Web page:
Maybe there'd been a warning sign at the end of the morning session, when Charlotte Bunch, the founding director of the US Centre for Women's Global Leadership, and a feminist activist for four decades, stood up to suggest what we needed to keep in mind in the workshops, as we discussed prevention, protection, justice and other areas of activity under the overarching theme, 'What would be the key elements of a successful global campaign to end sexual violence in conflict?'   Charlotte said, 'How can any campaign be in solidarity with work already being done internationally and locally; what could we do that would not be in competition with existing campaigns, but bring a new dimension?'

In the event, there was no single answer to that question, though many very good ideas emerged from the workshops. The justice group proposed an arrest campaign, with a Most Wanted poster.   They said decisions on how reparations were made needed to be survivor-led, which would also ensure they'd be delivered in a way that met women's needs. They said much greater attention needed to be given to the safety and security of victims and witnesses who give evidence in court. They said 'justice' needed to be looked at holistically -- if survivors can't return home, or have no livelihoods, then prosecutions are a very limited form of justice.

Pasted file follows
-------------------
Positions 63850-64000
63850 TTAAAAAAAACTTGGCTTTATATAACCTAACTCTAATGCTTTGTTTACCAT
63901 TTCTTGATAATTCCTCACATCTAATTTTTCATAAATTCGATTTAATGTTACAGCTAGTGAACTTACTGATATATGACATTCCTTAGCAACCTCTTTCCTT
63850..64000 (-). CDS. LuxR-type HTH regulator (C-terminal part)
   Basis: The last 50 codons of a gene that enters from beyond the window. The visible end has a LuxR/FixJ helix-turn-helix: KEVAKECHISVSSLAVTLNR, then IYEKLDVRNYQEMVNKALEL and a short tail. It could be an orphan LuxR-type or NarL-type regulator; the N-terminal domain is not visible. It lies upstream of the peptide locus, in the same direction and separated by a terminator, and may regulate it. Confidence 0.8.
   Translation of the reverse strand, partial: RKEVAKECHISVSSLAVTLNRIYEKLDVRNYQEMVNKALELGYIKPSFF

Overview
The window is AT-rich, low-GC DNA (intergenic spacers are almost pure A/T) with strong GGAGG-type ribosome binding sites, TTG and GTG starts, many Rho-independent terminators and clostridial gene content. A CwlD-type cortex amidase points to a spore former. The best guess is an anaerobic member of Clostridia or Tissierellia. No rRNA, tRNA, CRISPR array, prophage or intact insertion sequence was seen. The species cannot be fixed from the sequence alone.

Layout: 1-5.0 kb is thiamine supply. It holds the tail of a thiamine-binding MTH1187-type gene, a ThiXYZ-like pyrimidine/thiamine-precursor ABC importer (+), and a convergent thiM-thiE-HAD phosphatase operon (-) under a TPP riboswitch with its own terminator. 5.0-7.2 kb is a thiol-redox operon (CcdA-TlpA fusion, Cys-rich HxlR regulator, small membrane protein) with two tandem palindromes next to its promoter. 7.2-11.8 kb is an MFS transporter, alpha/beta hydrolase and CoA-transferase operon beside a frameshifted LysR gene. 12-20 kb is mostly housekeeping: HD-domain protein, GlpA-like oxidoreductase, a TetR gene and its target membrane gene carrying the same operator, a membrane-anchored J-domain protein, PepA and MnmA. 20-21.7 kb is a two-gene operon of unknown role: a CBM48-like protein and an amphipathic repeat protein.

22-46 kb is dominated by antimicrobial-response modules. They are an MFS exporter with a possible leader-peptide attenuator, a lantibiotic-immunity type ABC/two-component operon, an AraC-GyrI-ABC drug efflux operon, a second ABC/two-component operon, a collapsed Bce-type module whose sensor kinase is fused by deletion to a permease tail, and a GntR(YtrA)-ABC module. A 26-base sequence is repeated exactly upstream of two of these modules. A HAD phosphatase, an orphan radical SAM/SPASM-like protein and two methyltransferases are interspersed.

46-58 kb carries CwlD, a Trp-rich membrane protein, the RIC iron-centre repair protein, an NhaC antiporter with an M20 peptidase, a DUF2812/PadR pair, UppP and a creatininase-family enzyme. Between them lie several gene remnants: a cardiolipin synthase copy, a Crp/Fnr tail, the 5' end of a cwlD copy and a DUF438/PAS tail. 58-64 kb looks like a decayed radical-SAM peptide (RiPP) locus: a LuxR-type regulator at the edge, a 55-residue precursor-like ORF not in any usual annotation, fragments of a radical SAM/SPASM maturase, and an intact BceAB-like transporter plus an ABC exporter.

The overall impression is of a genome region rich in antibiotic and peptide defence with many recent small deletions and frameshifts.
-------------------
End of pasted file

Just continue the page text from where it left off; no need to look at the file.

The group on support and services for survivors turned out to have focused on imagining a future five years from now that was much better than this one. This is a productive line of thought, of course, though not necessarily of much use to survivors in the here and now. But it is very useful to invert the present -- to imagine a world in which the shame and stigma of rape are felt by perpetrators, not by victims. Where husbands, fathers, brothers, pour shame on perpetrators and rally round the raped girl or woman, rather than treating her as the guilty party and throwing her out. Where the children of rape survivors aren't discriminated against. Where military forces guilty of mass rape are excluded from peace negotiations and denied any share of settlement spoils.